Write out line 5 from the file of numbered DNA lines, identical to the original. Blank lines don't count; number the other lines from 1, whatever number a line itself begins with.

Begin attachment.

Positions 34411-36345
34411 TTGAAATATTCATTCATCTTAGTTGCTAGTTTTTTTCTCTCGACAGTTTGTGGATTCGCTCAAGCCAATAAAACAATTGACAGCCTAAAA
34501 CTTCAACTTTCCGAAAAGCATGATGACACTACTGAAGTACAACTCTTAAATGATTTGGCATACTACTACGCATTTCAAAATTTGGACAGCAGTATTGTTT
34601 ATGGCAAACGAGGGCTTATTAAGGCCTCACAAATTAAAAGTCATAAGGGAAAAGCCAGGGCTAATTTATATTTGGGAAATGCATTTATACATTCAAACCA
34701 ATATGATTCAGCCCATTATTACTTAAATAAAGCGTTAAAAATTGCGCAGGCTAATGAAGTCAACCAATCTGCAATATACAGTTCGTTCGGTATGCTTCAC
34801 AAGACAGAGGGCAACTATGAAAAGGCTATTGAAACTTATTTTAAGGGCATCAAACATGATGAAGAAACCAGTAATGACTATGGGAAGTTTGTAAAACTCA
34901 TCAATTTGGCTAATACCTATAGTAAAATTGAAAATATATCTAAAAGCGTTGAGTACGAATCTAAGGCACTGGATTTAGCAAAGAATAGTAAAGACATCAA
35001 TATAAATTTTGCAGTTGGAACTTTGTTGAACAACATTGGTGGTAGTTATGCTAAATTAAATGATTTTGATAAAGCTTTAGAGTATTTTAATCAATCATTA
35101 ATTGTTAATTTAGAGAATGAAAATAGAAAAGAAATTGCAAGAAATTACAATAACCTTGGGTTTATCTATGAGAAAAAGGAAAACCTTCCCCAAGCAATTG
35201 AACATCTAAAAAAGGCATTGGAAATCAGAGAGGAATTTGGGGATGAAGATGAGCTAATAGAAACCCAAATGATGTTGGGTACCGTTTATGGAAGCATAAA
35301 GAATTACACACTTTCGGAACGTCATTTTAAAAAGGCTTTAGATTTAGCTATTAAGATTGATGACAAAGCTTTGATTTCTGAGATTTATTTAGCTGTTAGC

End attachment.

34701 ATATGATTCAGCCCATTATTACTTAAATAAAGCGTTAAAAATTGCGCAGGCTAATGAAGTCAACCAATCTGCAATATACAGTTCGTTCGGTATGCTTCAC